if you have the privilege of serving which i feel like i do, in addition to defending and protecting the constitution, we should pledge to the american people we are not going to say things to divide us, that we are going to go out of our way to unify the country because the country is inherently stronger when we are unified. that doesn't mean we agree on everything. there's a difference between a respectful disagreement and engaging in divisive rhetoric and politics. >> but you also identify because what i found very cogent is that you took on big issues from universal pre-k to healthcare to infrastructure and you wrote in the book that we can solve some of these problems. >> guest: we can solve all these problems. >> host: but the solutions you propose are still fallout in some ways because it involves raising money . and coming up with a dedicated revenue stream.
you really came up with great ideas. do you think some of these ideas can pass through to the next congress? >> some of them are easier than others and right now congress is in the top spot. one of the things i talked about in the book is i think as someone who's running for president it would be amazing if a president said in their inauguration speech they represent every american and to prove it they are only going to do bipartisan legislation in the first 100 days. you know donna, there's a tremendous amount of bipartisan legislation. there's things congress have worked on for years with democrats and republicans, there's support for these things. the problem is we haven't seen in a long time a president want to promote some of these as a focus of their early agenda. what we've seen ispeople advancing artisan things . >> host: you spoke about ronald reagan and immigration reform.
>> guest: we have to start walking before we run. some of the ideas i lay out our big ideas but there's other things that i view as more low hanging fruit infrastructure. the overwhelming majority believe federal government has a role in telling our infrastructure, even if you pull conservative republicans think of government in a very narrowly defined way, they will say the first thing the federal government should do is contact us, and our military but after that, second priority should be to invest. so the fact that neither president obama or president trump made infrastructure a first 100 day priority was a huge missed opportunity because that's the kind of thing you can go in front of the american people and say this is something we agree on . >> . >> host: but didn't president obama tried to do that not just with the trump program but some of his tax credits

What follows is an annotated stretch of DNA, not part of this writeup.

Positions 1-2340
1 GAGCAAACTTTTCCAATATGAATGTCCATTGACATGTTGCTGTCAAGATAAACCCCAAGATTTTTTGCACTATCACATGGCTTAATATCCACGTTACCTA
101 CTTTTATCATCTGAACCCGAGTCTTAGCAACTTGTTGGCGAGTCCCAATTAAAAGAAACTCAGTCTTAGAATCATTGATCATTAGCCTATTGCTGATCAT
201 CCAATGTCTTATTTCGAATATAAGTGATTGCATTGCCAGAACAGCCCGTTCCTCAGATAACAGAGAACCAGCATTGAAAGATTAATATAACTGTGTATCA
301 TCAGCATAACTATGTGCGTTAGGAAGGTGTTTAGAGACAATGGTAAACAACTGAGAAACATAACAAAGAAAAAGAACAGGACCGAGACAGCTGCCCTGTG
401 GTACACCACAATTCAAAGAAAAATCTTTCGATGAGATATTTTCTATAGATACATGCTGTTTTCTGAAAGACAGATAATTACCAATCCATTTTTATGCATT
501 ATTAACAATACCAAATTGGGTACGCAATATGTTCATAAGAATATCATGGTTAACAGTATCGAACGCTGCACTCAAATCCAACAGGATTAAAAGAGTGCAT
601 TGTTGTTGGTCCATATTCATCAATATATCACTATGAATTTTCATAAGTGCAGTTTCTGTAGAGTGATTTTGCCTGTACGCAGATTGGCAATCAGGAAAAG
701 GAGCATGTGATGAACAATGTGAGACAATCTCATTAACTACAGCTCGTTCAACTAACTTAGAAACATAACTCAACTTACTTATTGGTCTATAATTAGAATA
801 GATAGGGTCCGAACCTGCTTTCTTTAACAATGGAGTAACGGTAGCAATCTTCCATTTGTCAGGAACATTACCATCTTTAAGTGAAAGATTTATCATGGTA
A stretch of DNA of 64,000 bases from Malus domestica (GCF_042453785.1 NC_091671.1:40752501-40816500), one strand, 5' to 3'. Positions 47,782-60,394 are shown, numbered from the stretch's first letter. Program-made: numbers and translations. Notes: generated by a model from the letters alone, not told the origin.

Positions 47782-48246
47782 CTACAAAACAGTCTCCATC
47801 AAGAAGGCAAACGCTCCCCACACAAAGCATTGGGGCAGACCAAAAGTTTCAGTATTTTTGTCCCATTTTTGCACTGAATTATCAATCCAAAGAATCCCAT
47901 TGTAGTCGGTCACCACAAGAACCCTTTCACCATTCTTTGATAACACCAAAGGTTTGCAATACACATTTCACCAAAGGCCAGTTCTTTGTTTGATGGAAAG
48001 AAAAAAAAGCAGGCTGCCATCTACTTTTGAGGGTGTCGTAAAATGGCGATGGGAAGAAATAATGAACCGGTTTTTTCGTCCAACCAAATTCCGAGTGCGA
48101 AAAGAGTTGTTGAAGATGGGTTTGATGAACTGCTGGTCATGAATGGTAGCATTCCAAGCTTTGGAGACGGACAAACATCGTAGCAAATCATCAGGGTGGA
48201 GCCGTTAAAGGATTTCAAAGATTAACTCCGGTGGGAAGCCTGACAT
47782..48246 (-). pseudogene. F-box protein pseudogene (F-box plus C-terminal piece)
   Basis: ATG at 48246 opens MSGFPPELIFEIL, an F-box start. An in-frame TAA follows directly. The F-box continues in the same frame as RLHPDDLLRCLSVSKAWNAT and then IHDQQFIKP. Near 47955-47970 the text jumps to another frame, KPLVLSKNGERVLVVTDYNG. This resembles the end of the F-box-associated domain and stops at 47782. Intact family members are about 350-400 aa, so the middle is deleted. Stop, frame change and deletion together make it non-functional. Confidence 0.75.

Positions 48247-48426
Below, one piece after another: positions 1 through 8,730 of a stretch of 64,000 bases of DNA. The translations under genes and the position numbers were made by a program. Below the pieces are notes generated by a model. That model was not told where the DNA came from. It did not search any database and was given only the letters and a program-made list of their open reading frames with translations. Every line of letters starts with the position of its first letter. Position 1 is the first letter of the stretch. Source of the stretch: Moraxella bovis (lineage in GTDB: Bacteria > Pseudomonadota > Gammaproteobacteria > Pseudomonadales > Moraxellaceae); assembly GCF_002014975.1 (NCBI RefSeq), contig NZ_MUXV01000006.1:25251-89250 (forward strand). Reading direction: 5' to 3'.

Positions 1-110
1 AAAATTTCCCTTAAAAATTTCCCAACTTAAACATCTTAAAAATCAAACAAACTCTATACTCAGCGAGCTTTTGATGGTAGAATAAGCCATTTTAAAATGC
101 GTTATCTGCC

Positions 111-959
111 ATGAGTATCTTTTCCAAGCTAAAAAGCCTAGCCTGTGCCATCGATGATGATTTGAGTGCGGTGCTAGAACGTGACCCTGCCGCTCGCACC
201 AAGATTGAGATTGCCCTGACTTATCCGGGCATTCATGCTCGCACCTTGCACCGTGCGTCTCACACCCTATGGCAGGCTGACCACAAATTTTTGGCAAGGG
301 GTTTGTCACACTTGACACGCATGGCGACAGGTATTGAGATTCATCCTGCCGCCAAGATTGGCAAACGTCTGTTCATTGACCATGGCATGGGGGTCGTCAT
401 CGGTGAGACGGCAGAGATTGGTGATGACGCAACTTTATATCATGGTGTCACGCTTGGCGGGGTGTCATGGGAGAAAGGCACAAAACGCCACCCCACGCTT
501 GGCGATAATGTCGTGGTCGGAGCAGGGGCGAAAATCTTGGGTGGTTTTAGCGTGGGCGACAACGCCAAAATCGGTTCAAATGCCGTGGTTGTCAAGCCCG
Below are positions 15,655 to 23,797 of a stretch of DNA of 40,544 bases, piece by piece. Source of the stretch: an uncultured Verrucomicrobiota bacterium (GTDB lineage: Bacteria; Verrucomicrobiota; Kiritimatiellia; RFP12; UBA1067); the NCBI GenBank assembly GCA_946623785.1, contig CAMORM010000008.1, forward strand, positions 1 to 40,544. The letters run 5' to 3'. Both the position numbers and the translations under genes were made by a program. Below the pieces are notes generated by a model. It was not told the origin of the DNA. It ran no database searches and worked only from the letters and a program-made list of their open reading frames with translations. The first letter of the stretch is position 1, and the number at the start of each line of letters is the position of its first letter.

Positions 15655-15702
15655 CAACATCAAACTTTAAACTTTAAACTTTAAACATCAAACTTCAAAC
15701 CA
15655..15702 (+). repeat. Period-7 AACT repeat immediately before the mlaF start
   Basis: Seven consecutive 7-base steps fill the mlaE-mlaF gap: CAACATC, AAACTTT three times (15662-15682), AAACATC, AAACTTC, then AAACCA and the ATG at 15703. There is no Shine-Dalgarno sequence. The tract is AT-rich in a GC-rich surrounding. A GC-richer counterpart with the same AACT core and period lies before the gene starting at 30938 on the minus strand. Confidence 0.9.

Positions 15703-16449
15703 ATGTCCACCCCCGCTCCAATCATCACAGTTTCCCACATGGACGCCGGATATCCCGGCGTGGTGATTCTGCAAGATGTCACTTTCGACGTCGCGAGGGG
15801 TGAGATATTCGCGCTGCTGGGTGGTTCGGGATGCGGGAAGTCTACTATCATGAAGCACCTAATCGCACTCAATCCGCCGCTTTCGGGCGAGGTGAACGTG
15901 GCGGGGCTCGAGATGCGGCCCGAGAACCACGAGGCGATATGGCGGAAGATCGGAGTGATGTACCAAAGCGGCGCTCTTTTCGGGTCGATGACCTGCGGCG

and tax? >> guest: president obama was dealt a particularly difficult hand. the economy was cratering, the effects of the great potential crisis were devastating. the people losing their jobs every month, that was a stunning number so it's way beyond what any economist could happen i think he had a tough hand. i do think however the stimulus plan which i fully support would have been much better if it was all infrastructure.only about 10 to 15 percent of the stimulus dollars were in fact , and i think the president could have done a $2 trillion stimulus program if it was all infrastructure as opposed to a $900 billion stimulus program which was only 10 to 15 percent because i think the american people want to have our country rebuilt. they know our infrastructure is terrible, they see it in their day-to-day lives when
they have road conditions or lanes on bridges are getting close have been repaired or they go to our reports or if they're in flint michigan and their water is poisoned or rural america and they don't have access to internet. they know we have an infrastructure issue and it could have been somethingthat could have been done on a much bigger scale . >> host: you think about trump in his approach to tax reform and without much democratic support but you argue in the book that it would have perhaps used some of the money that is offshore and brought it back into the country to help rebuild our infrastructure. >> this is an example of something we can agree with each other on.i don't a bipartisan coalition around the concept of fixing our international tax system and our tax system is broken or
was broken and we effectively had a system that encourage companies to keep their money overseas. that was bad for the companies because they want their money back. it was bad for the economy because we be better off having that money in the united states no matter what they do with it. obviously i prefer to invest in their employees and hire more people and open up plants but if they give it to their short shareholders, it's better than having it in some back in london. the us wasn't getting tax revenues. it was a terrible system and i proposed a way of fixing the system that would have created a way for that money to come back and generate hundreds of millions of dollars of new revenues for the federal government and what i said is we should take that money and invest it because by pairing these things together to solve two problems. we fixed the international tax system and create up to $1 trillion of new infrastructure money and there was bipartisan support